More U.S. consumers rate their enjoyment of pork higher than in previous studies, according to new research findings released by the Pork Checkoff.  Also, consumer-buying habits measured by the U.S. Department of Agriculture (USDA) also show more consumers are buying pork.

“People are becoming more passionate about their consumption of pork,” said Iowa Pork Producers Association President-elect David Struthers, a pork producer from Collins. “These studies confirm that consumers are eating more pork in recipes and as a menu item because of its value, flavor and versatility.”

The tracking study indicates the size of the Pork Checkoff's consumer target market has grown to 43 percent of U.S. households, up seven points from 36 percent in May 2013, the last time the survey was fielded. In 2010, the consumer target was just 27 percent of U.S. households. Growth in the target size is attributed to people rating pork cuts higher, as well as their confidence in cooking meat.

The study also found that a majority of all fresh pork eaten - 84 percent at home and 80 percent away from home - is consumed by consumers in the Pork Checkoff's target market. The total percent of pork eaten by the consumers grew significantly since the Pork Be Inspired® campaign was introduced in 2011.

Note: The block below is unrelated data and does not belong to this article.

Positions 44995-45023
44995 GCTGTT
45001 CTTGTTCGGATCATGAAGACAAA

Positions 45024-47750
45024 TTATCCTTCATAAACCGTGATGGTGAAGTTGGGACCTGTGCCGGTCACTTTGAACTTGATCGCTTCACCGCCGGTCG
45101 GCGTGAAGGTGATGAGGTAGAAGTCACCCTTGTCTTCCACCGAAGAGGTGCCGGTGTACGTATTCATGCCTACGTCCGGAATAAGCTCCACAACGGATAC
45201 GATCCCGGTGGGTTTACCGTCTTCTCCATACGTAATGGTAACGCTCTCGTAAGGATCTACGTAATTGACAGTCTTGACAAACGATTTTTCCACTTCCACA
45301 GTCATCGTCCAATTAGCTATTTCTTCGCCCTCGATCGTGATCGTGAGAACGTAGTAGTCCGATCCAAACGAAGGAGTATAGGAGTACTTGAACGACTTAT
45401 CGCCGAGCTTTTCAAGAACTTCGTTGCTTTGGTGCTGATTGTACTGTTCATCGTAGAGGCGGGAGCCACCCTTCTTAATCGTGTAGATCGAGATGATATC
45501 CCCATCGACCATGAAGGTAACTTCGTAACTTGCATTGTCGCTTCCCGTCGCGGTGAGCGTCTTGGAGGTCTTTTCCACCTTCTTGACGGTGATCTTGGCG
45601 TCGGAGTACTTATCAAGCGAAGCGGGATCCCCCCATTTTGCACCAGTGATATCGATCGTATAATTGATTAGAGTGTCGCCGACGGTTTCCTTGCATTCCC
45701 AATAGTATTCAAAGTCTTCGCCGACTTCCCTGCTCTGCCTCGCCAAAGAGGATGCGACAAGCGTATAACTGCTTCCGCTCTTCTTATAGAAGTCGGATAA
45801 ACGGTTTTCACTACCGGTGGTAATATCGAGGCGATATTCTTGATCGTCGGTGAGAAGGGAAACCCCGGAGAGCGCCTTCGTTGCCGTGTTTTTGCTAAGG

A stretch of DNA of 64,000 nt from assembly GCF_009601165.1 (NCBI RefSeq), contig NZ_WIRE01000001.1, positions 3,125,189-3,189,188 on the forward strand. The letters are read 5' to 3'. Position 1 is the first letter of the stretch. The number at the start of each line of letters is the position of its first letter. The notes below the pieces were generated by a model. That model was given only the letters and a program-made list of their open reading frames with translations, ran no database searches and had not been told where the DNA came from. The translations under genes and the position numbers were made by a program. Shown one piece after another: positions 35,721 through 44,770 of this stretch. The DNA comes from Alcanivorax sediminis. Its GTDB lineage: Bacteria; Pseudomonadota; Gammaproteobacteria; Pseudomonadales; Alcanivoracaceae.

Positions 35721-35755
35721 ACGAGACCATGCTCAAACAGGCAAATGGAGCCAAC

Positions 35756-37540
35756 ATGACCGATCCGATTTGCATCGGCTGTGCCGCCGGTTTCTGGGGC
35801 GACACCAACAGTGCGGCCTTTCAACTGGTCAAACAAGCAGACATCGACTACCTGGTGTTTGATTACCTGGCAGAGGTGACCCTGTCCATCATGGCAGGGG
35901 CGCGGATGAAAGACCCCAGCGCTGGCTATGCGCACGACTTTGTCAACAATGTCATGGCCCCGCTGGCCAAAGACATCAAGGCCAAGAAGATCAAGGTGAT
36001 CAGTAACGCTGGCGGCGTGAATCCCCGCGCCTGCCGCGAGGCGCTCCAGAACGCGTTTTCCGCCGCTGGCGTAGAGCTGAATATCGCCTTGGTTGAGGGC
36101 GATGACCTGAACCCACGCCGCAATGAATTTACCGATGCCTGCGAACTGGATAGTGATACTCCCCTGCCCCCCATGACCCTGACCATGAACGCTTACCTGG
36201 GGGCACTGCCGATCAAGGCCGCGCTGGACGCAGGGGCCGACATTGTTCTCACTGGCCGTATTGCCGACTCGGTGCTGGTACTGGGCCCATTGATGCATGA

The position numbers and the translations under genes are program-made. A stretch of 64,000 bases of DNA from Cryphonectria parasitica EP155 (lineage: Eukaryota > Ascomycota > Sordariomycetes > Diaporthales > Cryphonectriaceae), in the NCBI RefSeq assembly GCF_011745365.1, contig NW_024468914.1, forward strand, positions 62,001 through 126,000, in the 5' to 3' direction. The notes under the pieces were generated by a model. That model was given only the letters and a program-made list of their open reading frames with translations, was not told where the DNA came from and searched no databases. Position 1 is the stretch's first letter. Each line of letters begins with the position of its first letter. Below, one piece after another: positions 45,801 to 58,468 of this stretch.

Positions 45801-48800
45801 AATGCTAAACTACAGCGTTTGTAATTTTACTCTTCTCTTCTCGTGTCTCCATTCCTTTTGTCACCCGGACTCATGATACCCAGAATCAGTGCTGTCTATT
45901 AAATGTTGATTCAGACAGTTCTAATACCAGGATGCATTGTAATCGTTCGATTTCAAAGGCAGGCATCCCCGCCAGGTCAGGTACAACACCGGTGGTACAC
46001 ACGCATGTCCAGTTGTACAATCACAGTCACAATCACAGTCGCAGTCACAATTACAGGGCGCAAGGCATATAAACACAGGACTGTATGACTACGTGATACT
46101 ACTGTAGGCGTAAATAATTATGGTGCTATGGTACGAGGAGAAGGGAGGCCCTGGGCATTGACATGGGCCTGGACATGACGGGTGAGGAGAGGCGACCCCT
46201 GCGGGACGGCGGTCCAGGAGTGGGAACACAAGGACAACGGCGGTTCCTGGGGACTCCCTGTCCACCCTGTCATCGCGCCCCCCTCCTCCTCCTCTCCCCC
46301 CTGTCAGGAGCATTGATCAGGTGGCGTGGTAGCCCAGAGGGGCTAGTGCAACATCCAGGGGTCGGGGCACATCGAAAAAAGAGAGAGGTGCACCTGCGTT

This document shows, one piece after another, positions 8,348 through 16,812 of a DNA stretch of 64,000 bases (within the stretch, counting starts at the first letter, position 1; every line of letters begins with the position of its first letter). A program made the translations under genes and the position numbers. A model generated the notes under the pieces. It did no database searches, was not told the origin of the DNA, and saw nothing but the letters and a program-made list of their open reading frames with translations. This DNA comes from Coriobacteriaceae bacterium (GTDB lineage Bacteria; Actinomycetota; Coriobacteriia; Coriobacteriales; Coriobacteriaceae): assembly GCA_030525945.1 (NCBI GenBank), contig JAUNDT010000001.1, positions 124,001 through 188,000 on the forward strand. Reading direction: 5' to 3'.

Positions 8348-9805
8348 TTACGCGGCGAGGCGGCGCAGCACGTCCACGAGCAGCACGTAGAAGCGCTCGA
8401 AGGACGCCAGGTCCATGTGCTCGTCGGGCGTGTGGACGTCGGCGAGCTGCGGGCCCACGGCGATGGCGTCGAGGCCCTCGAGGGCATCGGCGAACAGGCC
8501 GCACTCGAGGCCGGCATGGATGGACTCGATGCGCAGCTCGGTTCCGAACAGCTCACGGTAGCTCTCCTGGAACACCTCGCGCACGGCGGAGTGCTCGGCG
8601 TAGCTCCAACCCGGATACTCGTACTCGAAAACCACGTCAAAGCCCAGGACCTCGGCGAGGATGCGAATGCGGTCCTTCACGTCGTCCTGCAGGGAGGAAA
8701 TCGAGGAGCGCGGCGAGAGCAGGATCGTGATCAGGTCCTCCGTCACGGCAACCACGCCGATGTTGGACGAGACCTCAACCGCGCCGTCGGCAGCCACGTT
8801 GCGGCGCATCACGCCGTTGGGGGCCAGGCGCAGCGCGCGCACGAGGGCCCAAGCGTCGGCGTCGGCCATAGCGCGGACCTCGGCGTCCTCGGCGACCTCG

“The industry is beginning to see the impact of new marketing campaigns,” Struthers said. “We’re making a distinct difference in the marketplace and in how American consumers view and buy pork.”

Pork Rates an Eight (or Higher) 
Consumers taking part in the recent Pork Checkoff study were asked to rate pork cuts on a 10-point scale, resulting in a demonstrated increase in the volume of consumers who rank pork as an eight or higher. Survey respondents were representative of the U.S. population for gender, age, ethnicity and income, Struthers noted.

The tracking study results are further reinforced by the Pork Checkoff's key measure of domestic marketing, which is real per capita consumer pork expenditures. Using USDA data, consumer pork expenditures measure the volume (in pounds) and value (in dollars) of pork sold in the United States. Data through May 2014 showed year-to-date per capita pork expenditures grew by 7.5 percent.

The consumer tracking study also asked pork eaters, “Other than price, what most influences your meat-purchasing decisions?” The top three drivers of meat purchases are quality (63 percent), followed by appearance (50 percent) and convenience (32 percent).

Pork scores high on these key areas, Struthers said. “Across the board, consumers are buying more pork from stores and foodservice outlets, which is great news.”